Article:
I need to compute the geometric mean of a large set of numbers, whose values are not a priori limited. The naive way would be

```
double geometric_mean(std::vector<double> const&data) // failure
{
auto product = 1.0;
for(auto x:data) product *= x;
return std::pow(product,1.0/data.size());
}
```

However, this may well fail because of underflow or overflow in the accumulated `product`

(note: `long double`

doesn't really avoid this problem). So, the next option is to sum-up the logarithms:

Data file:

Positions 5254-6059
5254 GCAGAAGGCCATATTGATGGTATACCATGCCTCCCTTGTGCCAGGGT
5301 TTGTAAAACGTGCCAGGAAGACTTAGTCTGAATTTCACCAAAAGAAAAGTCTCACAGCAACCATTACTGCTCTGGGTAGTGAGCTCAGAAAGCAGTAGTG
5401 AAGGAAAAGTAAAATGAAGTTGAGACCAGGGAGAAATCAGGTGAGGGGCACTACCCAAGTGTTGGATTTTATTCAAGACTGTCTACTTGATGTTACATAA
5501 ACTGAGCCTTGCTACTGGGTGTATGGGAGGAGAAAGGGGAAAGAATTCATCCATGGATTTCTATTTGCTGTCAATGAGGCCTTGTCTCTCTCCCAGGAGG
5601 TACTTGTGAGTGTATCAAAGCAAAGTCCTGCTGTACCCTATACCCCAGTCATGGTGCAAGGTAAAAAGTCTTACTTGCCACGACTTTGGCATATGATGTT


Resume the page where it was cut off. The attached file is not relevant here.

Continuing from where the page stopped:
```
double geometric_mean(std::vector<double> const&data)
{
auto sumlog = 0.0;
for(auto x:data) sum_log += std::log(x);
return std::exp(sum_log/data.size());
}
```

This works, but calls `std::log()`

for every element, which is potentially slow. **Can I avoid that?** For example by keeping track of (the equivalent of) the exponent and the mantissa of the accumulated `product`

separately?

`log()`

actually is, compared to the alternatives? I would be interested in seeing an actual performance comparison... – comingstorm Nov 14 '13 at 19:52`double`

s. You might really want to do a shootout here, the result would be quite interesting :) – filmor Nov 14 '13 at 20:02